Martin Spring heads to the Wirral to see how Wallasey’s pioneering solar school is holding up, 46 years after it was built. Then, on page 50, find out how the 21st century does solar in the first of a series on renewable technologies
St George’s School in Wallasey was built in 1961 and is widely hailed as Britain’s first passive solar-controlled building. As well as its huge south-facing solar wall, the two-storey building contains an array of passive low-energy features. This design was the work of architect Emslie Morgan at Wirral council and, in 1996, the school was listed grade II*. But in the early nineties, the 300-pupil secondary school was shut down in response to falling rolls in the area. It is now in temporary use as a special needs school.
Five-star ratings: an overview
The classrooms remain in their original form, and since they are spacious, airy and brightly lit, they function fairly well as teaching spaces. But glare from the window wall causes reflections on whiteboards and screens.
Despite the huge south-facing window wall, the classrooms rarely overheat. In winter, the school remains snug without the assistance of radiators. Unfortunately, the iconic solar wall faces away from the approach road: what visitors see first is a grim, boarded-up building.
The building is so energy-efficient in form and fabric that only a tiny boiler is needed – and even that is only used three hours a day.
The efficiency derives from the solar wall, an ingenious natural ventilation system, massive heat-retaining construction and high thermal insulation. But it demands a lot of maintenance.
Glare interferes with PC-based teaching
The rooms behind the glass wall are spacious, airy and, of course, brightly lit so they still function fairly efficiently as classrooms. “But,” says headteacher Christine Royle, “the biggest disadvantage is glare.” Severe glare from the window wall interferes with 21st-century teaching techniques as it causes reflections on electronic whiteboards and computer screens. Science teacher John Moxham says the reflections are “horrendous”. “It’s way too light,” he says. “To use the digital projector, you have to put up black-out blinds over all the glass.”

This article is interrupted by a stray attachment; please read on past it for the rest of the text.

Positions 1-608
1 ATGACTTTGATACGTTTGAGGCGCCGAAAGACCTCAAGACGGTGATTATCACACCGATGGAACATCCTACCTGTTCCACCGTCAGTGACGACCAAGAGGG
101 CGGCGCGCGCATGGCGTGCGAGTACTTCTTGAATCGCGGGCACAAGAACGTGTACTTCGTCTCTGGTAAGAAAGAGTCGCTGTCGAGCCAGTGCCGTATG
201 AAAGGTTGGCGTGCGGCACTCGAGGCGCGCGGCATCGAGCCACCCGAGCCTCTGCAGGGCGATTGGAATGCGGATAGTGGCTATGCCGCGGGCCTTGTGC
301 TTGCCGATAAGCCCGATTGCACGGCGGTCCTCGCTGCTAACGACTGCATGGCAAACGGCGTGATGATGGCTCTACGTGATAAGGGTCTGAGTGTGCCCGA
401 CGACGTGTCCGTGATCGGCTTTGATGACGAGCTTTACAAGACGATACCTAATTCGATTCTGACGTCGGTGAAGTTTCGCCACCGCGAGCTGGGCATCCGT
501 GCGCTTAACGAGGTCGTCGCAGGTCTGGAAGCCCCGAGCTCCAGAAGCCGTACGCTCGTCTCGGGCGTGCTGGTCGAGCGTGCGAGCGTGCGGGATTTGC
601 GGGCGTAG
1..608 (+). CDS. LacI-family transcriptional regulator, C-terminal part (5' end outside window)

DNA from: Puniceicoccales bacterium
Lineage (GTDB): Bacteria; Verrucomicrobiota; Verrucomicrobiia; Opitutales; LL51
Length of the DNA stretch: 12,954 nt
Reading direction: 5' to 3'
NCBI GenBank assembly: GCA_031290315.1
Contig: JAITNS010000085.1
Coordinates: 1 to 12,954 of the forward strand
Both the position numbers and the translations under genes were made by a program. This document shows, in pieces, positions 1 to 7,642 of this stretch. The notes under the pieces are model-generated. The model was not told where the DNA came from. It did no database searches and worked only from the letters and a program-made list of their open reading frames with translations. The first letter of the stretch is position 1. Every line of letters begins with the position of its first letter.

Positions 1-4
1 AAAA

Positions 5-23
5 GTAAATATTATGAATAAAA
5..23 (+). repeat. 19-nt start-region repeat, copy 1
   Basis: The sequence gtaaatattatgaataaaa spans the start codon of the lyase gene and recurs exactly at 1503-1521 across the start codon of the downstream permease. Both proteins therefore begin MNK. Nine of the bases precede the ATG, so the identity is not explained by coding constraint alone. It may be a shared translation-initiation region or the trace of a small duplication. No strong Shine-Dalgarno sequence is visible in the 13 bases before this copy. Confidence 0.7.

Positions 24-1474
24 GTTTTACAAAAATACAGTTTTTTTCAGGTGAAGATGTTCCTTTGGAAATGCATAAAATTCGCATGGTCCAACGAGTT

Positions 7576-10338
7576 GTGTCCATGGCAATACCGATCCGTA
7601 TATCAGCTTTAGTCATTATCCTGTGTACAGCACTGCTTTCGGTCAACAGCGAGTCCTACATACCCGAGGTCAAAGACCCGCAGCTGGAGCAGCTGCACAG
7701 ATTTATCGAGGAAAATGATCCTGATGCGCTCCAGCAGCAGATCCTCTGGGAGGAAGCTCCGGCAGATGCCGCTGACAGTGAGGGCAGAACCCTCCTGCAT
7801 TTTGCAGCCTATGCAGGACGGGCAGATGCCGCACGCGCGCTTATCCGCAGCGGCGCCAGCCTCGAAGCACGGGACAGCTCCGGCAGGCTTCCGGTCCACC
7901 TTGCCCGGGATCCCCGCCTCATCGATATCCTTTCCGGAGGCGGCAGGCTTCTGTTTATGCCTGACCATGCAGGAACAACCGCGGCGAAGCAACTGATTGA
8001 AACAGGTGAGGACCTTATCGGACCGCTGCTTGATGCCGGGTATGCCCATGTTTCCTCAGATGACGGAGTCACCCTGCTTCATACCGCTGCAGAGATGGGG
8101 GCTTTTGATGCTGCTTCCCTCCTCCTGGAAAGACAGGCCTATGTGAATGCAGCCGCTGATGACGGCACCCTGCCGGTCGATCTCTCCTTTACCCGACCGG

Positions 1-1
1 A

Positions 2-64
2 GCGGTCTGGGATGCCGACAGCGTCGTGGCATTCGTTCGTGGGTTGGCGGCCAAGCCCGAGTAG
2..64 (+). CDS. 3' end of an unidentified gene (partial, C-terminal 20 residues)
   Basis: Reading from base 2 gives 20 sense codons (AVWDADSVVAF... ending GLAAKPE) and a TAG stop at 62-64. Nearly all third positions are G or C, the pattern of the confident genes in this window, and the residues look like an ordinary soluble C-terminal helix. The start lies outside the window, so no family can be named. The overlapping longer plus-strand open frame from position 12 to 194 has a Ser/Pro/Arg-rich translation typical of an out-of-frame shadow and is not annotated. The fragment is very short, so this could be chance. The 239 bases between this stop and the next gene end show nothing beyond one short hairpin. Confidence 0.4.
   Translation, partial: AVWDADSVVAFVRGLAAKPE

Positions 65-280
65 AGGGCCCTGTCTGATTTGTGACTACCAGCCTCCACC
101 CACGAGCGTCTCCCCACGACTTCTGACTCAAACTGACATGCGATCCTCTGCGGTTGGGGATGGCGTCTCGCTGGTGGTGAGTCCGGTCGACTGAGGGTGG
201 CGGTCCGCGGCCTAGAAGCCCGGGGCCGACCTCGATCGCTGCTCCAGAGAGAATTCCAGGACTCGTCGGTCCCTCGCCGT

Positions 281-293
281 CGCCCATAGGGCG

Discriminates against disabled users
The building has been only partially upgraded to comply with the Disability Discrimination Act. Extra light fittings have been installed to brighten up the windowless corridor, but facilities manager David Armstrong of Wirral council education department says the domestic-sized staircases up to the first floor were too narrow to allow the installation of stairlifts.
Not suitable for difficult children
The building now serves as a special school for 40 children with emotional and behavioural difficulties. “They have very little patience with the building,” says Royle. The manually operated vents and blinds and the old-fashioned chain handles in the toilets are particularly unpopular with pupils.
The rooms are way too light. To use the digital projector, you have to put up black-out blinds over all the glass
John Moxham, science teacher
Classrooms overheat slightly in summer
“Two changes have had a huge impact on the building,” says headteacher Christine Royle. “They are the new carpets on the solid concrete floors and the personal computers used in teaching – both increase heat inside the building.” Not surprisingly, the biggest impact occurs on sunny summer days, when classrooms become hot and stuffy.